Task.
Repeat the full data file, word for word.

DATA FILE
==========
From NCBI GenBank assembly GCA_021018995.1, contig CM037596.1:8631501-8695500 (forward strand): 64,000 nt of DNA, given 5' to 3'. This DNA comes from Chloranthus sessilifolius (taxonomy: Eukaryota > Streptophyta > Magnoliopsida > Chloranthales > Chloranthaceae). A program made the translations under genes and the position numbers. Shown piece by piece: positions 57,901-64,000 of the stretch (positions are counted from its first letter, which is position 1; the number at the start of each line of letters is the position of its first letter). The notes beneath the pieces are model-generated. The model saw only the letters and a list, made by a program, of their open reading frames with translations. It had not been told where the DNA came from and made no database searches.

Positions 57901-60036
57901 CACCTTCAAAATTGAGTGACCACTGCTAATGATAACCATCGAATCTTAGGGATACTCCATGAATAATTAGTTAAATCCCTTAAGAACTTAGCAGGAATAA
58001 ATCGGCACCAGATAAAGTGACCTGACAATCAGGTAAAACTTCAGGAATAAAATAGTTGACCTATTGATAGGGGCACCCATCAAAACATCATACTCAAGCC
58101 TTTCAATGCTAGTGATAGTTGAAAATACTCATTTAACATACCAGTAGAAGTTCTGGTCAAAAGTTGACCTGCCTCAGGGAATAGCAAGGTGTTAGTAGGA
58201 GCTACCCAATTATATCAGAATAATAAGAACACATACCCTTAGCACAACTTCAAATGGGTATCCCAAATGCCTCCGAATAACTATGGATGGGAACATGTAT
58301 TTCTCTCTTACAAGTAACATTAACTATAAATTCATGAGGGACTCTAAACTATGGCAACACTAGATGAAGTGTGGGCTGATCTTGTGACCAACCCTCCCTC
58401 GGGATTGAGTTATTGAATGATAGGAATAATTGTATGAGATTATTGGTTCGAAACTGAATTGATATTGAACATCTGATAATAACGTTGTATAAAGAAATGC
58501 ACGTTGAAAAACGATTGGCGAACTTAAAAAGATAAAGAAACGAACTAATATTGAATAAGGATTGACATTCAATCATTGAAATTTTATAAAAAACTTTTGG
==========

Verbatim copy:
From NCBI GenBank assembly GCA_021018995.1, contig CM037596.1:8631501-8695500 (forward strand): 64,000 nt of DNA, given 5' to 3'. This DNA comes from Chloranthus sessilifolius (taxonomy: Eukaryota > Streptophyta > Magnoliopsida > Chloranthales > Chloranthaceae). A program made the translations under genes and the position numbers. Shown piece by piece: positions 57,901-64,000 of the stretch (positions are counted from its first letter, which is position 1; the number at the start of each line of letters is the position of its first letter). The notes beneath the pieces are model-generated. The model saw only the letters and a list, made by a program, of their open reading frames with translations. It had not been told where the DNA came from and made no database searches.

Positions 57901-60036
57901 CACCTTCAAAATTGAGTGACCACTGCTAATGATAACCATCGAATCTTAGGGATACTCCATGAATAATTAGTTAAATCCCTTAAGAACTTAGCAGGAATAA
58001 ATCGGCACCAGATAAAGTGACCTGACAATCAGGTAAAACTTCAGGAATAAAATAGTTGACCTATTGATAGGGGCACCCATCAAAACATCATACTCAAGCC
58101 TTTCAATGCTAGTGATAGTTGAAAATACTCATTTAACATACCAGTAGAAGTTCTGGTCAAAAGTTGACCTGCCTCAGGGAATAGCAAGGTGTTAGTAGGA
58201 GCTACCCAATTATATCAGAATAATAAGAACACATACCCTTAGCACAACTTCAAATGGGTATCCCAAATGCCTCCGAATAACTATGGATGGGAACATGTAT
58301 TTCTCTCTTACAAGTAACATTAACTATAAATTCATGAGGGACTCTAAACTATGGCAACACTAGATGAAGTGTGGGCTGATCTTGTGACCAACCCTCCCTC
58401 GGGATTGAGTTATTGAATGATAGGAATAATTGTATGAGATTATTGGTTCGAAACTGAATTGATATTGAACATCTGATAATAACGTTGTATAAAGAAATGC
58501 ACGTTGAAAAACGATTGGCGAACTTAAAAAGATAAAGAAACGAACTAATATTGAATAAGGATTGACATTCAATCATTGAAATTTTATAAAAAACTTTTGG